The videos linked in the player on the right side of this page are a series of 3-to-18-minute interviews with 28 leaders of Internet evolution past, present and future, including more than a dozen Internet Hall of Fame inductees and other top leaders from the Internet Society (ISOC) and other global IT organizations.
Interview participants were in Hong Kong April 7-9, 2014, for the Internet Hall of Fame Induction, Internet Society events and the global IT Fest. They were asked to talk about their roles in Internet leadership and they were encouraged to share anecdotes about their work in the evolution of the Internet.
At the end of each interview they talk about their greatest concerns and hopes for the future evolution of networked communications and any possible action steps they might suggest to encourage the best possible future.
To see the video interviews, click on the player at right. (Hyperlinks below lead to Hall of Fame pages.)
Eric Allman has been instrumental in mail transfer and standardization and was the first to make Internet addresses highly configurable. He also created syslog, the defacto standard logging mechanism.
Karlheinz Brandenburg is the driving force behind MPEG-1 Audio Layer 3 (MP3) and MPEG audio standards. His work has been crucial to the early years of Internet audio coding.
John Cioffi is known as the "father of DSL," and it was his work that made the digital subscriber line possible, accounting for about 98% of the world's more than 500 million DSL connections.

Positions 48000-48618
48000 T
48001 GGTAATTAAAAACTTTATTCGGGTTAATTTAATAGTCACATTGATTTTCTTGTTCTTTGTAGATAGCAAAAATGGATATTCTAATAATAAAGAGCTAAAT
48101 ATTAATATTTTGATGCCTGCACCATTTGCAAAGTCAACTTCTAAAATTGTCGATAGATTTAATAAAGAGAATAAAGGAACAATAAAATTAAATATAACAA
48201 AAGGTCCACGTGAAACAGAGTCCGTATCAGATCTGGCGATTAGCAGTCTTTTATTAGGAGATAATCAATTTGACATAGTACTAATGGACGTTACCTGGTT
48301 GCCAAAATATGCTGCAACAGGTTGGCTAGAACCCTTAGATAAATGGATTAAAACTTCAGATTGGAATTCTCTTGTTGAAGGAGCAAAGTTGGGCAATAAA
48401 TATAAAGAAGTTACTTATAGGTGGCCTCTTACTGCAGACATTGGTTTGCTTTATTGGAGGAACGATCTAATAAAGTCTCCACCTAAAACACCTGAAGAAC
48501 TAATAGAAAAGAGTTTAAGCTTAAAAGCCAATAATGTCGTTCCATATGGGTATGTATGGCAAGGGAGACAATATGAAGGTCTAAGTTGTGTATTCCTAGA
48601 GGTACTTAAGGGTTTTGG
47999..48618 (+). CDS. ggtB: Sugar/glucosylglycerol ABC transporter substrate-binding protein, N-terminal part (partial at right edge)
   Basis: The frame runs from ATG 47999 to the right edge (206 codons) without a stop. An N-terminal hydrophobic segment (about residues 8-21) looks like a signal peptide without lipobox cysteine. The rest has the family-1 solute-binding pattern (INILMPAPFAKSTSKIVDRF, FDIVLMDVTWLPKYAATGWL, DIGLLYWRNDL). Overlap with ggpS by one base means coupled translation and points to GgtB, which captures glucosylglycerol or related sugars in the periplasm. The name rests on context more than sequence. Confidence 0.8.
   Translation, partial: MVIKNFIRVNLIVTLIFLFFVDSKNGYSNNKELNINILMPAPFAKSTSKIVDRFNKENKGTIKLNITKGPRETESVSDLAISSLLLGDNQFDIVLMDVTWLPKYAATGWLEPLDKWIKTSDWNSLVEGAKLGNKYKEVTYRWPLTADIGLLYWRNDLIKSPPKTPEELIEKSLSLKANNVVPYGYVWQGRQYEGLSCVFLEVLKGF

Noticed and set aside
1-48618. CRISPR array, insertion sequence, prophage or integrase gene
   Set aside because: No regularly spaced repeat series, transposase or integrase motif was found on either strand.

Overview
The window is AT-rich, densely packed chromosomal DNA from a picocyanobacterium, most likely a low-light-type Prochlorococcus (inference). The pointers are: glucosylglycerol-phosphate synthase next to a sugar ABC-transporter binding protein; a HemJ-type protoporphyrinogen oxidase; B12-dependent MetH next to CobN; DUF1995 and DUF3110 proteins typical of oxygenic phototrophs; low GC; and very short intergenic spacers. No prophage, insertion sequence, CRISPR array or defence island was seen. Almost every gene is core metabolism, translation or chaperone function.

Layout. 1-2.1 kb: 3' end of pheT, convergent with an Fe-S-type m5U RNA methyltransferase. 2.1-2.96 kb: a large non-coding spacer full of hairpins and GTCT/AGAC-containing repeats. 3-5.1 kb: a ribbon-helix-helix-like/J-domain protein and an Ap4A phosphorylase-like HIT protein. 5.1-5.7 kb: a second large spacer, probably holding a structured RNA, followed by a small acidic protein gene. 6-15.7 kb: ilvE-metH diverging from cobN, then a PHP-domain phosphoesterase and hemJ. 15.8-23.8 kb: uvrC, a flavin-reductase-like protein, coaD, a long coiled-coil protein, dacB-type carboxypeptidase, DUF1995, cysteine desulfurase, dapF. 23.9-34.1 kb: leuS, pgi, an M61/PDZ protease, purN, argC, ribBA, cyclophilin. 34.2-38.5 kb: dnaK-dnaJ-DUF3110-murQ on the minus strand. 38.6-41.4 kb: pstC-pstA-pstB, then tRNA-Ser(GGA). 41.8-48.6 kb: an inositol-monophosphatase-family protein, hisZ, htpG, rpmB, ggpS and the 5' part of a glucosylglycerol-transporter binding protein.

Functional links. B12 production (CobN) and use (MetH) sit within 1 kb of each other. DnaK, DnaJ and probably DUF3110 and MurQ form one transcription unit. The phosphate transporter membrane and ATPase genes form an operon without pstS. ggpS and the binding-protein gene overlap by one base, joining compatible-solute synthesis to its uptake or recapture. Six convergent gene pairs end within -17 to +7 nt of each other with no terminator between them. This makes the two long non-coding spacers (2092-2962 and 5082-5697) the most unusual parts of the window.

Dai Davies introduced Internet technology to the pan-European backbone, EuropaNet, in 1991, and has since been a leader in development and innovation of the Internet and research networks across Europe.
Christina Engelbart, daughter of inductee Douglas Engelbart, inducted for his pioneering work in augmenting the human intellect and the human-computer interface. He also founded ARPAnet's Network Information Center.
Susan Estrada, founder of CERFnet, one of the original regional IP networks, in 1988. She also assisted in establishing the first commercial Internet traffic and authored the best-seller "Connecting to the Internet" in 1993.
Demi Getschko was a key leader in the team that established the Internet in Brazil and he has been instrumental in Brazil's Internet Steering Committee (CGI.br) since 1995.
Mika Hirabaru and Maemura Akinnori, speaking on behalf of inductee Masaki Hirabaru, who played a key role in the formation of the Japan Network Information Center and the Asia Pacific Network Information Center.
Eric Huizer was the first author of the first Request for Comments to document the Internet Engineering Task Force standards process and procedures of IETF Working Groups, and he led the Internet Architecture Board introduction of the use of cryptography in protocols.
Abhaya Induruwa pioneered academic and research networking and Internet deployment in Sri Lanka in the late 1980s despite many obstacles, including two civil wars at the time and limited resources.
Dennis Jennings was the first program director for Networking at the US National Science Foundation in 1985-86, developing a vision of a network of networks - an Internet - to serve research and higher education.